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Last one for today-_Trig

  • Thread starter TonyC
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The number of hours of daylight in a town on the west coast of North America can be modeled by:

h=3.75sin[2pi/365(d-79)] + 12

Where h is the number of hours of daylight in a day and d is the day of the year, with d=1 representing January 1 (assume 28 days in Feb). What is the total accumlated number of hours of daylight by a town between Mar 29 and June 29.

I worked the problem and came up with 1355.6 hours.

Am I good to go?
 

Answers and Replies

99
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You proberlly ment the formula more like this: h=3.75sin[(2pi/365)(d-79)] + 12. In the previous form it would be undefined for the 79th day and as far as I know all days have a real number of hours. As for your resoult I can't even imagine a way to get more than 15.75 hours. You probelly just made a mistake when tiping it in your calculator. I would sugest taht you do it in steps and not all at once :wink: .
 
Fermat
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I don't know how you got your result but I wrote a program to work it out!

Taking March 29 as day 88 and June 29 as day 180, I got the following,

day 88 to day 180 inclusive: total hrs = 1369.77
day 89 to day 180 inclusive: total hrs = 1357.18
 
Tide
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You can write a general formula by summing the sequence of sines. Use Euler's formula for the trig functions and sum it as geometric series.
 
AKG
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The hours of sunlight from day n to day N inclusive is:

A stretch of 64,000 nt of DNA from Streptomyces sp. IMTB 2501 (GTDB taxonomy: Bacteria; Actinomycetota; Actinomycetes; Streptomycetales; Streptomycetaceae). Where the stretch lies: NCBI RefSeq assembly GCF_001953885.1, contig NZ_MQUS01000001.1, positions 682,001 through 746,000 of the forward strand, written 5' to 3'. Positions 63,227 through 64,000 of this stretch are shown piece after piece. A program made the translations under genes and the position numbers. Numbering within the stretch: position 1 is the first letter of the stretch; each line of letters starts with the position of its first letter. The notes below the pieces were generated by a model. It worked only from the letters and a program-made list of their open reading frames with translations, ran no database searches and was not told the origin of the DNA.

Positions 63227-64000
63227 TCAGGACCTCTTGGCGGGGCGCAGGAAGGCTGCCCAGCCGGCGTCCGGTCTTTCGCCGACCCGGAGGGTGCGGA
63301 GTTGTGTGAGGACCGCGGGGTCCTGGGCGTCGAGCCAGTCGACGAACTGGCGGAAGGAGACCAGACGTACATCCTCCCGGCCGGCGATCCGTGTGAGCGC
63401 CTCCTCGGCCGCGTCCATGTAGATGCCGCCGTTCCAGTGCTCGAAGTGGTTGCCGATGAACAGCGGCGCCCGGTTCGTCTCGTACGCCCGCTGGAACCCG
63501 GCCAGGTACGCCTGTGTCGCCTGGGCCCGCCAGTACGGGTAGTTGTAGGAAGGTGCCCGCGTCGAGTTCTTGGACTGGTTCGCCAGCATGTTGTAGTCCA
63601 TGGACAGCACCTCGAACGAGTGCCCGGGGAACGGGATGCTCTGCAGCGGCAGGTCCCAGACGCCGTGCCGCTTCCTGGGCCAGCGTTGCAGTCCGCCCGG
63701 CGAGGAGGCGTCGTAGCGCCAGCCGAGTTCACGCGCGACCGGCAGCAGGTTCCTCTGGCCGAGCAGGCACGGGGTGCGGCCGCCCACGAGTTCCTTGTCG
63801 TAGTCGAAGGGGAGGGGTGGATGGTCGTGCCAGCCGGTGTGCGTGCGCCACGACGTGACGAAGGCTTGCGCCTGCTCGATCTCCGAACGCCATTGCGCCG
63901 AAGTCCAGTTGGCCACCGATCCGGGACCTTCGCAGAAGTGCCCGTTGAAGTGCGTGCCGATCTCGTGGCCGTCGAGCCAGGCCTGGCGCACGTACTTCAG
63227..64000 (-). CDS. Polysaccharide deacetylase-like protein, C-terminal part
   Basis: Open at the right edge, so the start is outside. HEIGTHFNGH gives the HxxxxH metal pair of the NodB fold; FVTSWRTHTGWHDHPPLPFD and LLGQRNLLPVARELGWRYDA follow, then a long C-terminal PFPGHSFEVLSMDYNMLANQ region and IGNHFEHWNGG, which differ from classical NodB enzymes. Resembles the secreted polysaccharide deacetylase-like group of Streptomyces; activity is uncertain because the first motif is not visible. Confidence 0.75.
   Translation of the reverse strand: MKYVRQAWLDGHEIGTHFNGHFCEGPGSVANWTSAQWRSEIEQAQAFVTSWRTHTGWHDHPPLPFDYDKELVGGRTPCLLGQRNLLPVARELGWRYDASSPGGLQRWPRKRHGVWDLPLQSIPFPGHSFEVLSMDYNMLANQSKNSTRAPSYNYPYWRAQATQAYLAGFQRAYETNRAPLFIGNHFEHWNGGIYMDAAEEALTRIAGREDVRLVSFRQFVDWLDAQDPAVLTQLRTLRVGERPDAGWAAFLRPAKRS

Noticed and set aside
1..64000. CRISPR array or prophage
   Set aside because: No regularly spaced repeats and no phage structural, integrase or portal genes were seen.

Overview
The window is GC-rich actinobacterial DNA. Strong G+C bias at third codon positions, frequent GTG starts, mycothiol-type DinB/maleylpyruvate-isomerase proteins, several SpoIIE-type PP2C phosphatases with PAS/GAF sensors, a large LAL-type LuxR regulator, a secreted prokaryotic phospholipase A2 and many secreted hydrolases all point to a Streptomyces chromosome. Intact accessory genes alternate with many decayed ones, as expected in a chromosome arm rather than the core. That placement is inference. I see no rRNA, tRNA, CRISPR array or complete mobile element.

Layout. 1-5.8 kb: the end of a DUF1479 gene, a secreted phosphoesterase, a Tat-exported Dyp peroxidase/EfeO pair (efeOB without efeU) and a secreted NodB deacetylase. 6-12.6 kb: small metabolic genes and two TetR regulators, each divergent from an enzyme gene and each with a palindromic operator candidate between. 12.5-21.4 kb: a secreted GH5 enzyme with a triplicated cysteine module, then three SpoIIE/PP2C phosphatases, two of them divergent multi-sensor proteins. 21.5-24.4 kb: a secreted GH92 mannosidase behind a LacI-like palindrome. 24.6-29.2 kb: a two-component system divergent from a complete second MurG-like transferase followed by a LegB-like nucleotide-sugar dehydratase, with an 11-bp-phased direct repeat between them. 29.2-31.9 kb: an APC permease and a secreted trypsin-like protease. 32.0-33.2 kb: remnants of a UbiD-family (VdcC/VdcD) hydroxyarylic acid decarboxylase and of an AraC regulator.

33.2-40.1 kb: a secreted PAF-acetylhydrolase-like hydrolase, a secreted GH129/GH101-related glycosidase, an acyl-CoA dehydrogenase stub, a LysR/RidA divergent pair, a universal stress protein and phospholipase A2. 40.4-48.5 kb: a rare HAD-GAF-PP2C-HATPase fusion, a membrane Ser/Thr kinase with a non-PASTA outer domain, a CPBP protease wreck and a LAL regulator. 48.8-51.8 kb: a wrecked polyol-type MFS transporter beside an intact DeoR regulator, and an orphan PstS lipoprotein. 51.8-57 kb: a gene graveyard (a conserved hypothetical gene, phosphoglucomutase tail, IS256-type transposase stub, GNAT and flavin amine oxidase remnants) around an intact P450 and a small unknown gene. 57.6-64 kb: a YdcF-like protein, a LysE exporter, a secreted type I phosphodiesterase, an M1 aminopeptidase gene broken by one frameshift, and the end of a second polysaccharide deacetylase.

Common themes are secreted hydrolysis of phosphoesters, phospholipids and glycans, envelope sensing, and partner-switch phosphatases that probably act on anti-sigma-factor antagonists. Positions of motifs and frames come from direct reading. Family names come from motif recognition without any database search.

[tex]12(N - n + 1) + 3.75\sum _{d = n} ^{d = N}\sin \left (\frac{2\pi (d - 79)}{365}\right ) = 12(N - n + 1) + 3.75\sum _{d = n - 79} ^{N - 79}\sin \left (\frac{2\pi d}{365}\right )[/tex]
 
Tide
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This may help:

[tex]\sum_{n = a}^{b} \sin nx = \frac { \cos x(a-1/2) - \cos x(b+1/2)} {2 \sin x/2}[/tex]

(Edited: YIKES! Sorry, akg! I went dyslexic when I typed it and interchanged the x with the a and b!)
 
Last edited:
AKG
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Wait a minute, what if a = b = 1?

sin(x) = [cos(x - 1/2) - cos(x + 1/2)]/2sin(x/2)
= [cos(x)cos(1/2) + sin(x)sin(1/2) - cos(x)cos(1/2) + sin(x)sin(1/2)]/2sin(x/2)

= sin(x)sin(1/2)/sin(x/2)
sin(x/2) = sin(1/2)

That doesn't seem right. Where did you get that formula from?
 
Fermat
Homework Helper
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It seems right now.

I used tide's sum of sines formula in akg's expression for hours of sunlight and got the same results as my computer.
 

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